Reviews Published

Thursday, June 25, 2009

The Blue Nowhere

(actually, I was going to do a philosophical post today, about all the things that irk me and soothe me, but this book just couldn't wait)

"The Blue Nowhere" by Jeffery Deaver is as close as you can get to a masterpiece when writing a thriller.

I confess that I'm biased: my background is in IT and I have a geek fetish (anybody who can dictate a piece of UNIX code from memory using the slash-bang jargon immediately scores 50% higher on his sexy-o-meter), so clearly the topic is close to my heart.

Nevertheless, I found the plotting very good (no quibbles this time about far-fetched twists) and the amount of research humbling (I only found 1 mistake and 1 oversimplification, though I daresay my geek husband will find more when he reads it next week). I loved the major characters, heroes and villains alike - now what could be higher praise than that?

Thursday, June 18, 2009

A Kiss For Luck

A dear friend of mine, Melody Knight, has just returned home after a week-long absence.
"You won't believe it," she said, "but a person CAN not-see-the-Internet for 6 days and survive. When you get back, it's all still there."

Well said, Melody. And this one's for you.

Blurb for Melody's new book, A Kiss For Luck (check out the gorgeous cover):

Sybil's fate has been cast in glass for hundreds of years. For centuries, her world has been defined within the contours of an antique mirror. Even so, her dreams haven't changed. She longs for a chance to break free, to live her girlish fantasy of sweet future and warm caresses.

Jamie Perriford is a self-made man, acquiescing to family tradition. He visits Perriford Castle with a rolling of eyes and a satirical twist of his lips. Never was a man so put upon by family, by irrelevant traditions, by pursuit from determined heiresses. Jamie has need of neither a wife, nor interference from the past.

When Jamie encounters Sybil, he is as warmed by her form and unique perspective, as he is by her rather dusty and naive charms. When he takes her in his arms, he realizes that although Destiny may have brought them here, it was A Kiss for Luck that has wooed and won her. If he can only hold fast, he may be lucky enough never to let her go.

Thursday, June 11, 2009

The Sleeping Doll

Jeffery Deaver certainly knows how to spin a tale. "The Sleeping Doll" is a page turner, and I know there's a lot I can learn from him about pacing and body language.

I did think, however, that one of the twists was a bit too convoluted for its own good. It felt a bit slapped-on at the end, and it failed my sanity check of "would a person really go to all this trouble to..."

Still, it's a fun book to read, and it certainly kept me off my computer for two nights in a row.

Thursday, June 04, 2009

Guest Blogger: Christine Duncan, author of Safe House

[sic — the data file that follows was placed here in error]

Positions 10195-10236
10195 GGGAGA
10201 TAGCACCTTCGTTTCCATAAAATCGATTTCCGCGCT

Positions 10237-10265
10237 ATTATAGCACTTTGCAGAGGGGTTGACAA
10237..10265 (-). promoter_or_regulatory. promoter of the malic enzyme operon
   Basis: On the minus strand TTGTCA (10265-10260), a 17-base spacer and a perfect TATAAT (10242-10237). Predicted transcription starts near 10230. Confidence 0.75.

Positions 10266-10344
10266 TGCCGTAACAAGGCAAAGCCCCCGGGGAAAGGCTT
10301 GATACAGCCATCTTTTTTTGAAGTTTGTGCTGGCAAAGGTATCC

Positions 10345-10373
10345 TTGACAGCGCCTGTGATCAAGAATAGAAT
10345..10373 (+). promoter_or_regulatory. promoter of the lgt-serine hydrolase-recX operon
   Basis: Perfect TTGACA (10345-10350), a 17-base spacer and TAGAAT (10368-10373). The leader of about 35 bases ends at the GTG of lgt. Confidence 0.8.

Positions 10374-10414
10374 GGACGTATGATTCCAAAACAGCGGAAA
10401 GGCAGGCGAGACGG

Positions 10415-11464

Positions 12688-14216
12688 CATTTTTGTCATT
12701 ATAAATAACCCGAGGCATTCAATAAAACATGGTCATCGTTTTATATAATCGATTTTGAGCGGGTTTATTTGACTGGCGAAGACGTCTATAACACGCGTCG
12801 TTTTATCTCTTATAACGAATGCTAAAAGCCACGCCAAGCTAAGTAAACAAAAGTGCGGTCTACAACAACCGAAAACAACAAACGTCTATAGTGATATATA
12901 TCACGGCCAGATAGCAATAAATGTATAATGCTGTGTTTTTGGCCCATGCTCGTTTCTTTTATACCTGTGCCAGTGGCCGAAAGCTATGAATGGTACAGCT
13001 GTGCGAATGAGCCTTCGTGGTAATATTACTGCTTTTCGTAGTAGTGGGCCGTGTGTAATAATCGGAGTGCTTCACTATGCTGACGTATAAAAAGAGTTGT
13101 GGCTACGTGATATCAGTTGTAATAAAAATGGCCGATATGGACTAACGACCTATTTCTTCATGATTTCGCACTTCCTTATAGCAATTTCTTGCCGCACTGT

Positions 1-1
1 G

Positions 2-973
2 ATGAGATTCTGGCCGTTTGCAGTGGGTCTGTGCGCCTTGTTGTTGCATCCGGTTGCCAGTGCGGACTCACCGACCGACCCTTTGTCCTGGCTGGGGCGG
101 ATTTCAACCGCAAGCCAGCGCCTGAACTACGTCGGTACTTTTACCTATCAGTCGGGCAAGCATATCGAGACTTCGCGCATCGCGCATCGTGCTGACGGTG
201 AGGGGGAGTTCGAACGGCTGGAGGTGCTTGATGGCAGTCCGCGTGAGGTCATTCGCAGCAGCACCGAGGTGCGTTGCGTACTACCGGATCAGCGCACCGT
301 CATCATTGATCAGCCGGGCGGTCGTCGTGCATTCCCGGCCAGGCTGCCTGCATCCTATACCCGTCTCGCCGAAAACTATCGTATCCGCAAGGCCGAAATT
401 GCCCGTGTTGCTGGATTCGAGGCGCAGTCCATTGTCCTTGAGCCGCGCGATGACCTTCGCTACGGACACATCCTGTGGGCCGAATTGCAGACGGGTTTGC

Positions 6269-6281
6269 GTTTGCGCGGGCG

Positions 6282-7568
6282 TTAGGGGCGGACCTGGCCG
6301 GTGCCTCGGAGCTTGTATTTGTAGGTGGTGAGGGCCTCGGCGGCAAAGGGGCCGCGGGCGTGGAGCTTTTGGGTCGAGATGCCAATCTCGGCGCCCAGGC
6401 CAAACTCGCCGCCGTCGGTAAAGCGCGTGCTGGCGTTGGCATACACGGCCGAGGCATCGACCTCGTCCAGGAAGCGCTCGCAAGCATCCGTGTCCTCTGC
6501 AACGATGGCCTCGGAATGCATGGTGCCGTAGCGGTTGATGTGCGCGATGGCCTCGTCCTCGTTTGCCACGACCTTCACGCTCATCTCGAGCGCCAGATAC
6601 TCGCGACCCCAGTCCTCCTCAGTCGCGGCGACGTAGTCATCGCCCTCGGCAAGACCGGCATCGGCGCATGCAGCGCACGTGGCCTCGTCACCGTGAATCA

Getting to Know You by Christine Duncan

I have a theory that if I like an author's work, I'm going to like the author. Since I've joined writers groups, I've discovered that the converse is not always true. Sometimes, I might like the author but not like her work. That has been a bit disconcerting to me

So then I formed a new theory. If I wanted to find a new writer to read, I should discover if they have the same general way of looking at things as me. That can involve a lot of networking. Either that, or I spend a great deal less time reading which is unacceptable.

There is a lot of talk lately in author circles about networking. Actually there has probably always been talk in author circles about networking. It used to be the old fashioned kind--in person. Now a lot of networking is on-line and the talk turns to which sites are the most effective. Twitter is one of the newest darlings. I've read articles suggesting that it is possible to get an agent on Twitter, or to find a publisher on Twitter.

I've seen a lot on Twitter--some of it was fun, some of it was offensive (I tend to unfollow anyone who uses too many 4 letter words.) some of it was But I didn't get an agent there and I don't think my publisher is on it. I did find a couple authors whose books I want to read--which just goes back to my theory.

You see, I think most of us are like that. We want to get to know each other. If you are a real person on-line--as you have to be in person--we're going to want to read your stuff. But if you are on Twitter or Facebook and all I hear out of you is "Read My Book" and I never hear anything else, I don't feel like I know you. And I'm not intrigued.

I'm still working on a theory of how to be myself on-line. It's pretty difficult not to be a little freaked out about the whole thing when you hear about stalkers on the web, or get lectured about revealing too many details to strangers. It's a fine line.

Still I like on-line networking. I like some of it a bit too much--as many before me have complained, I can spend too much time on it. But I don't really think networking on-line is different than going to conferences or giving talks. In other words, people still want to get to know you.

Christine Duncan
Safe Beginnings, A fire, a murder, a battered woman's nightmare
Safe House, Life--and death--in a battered women's shelter. In print soon from
Rule of Three--3 writers, 3 countries--3 ways of doing things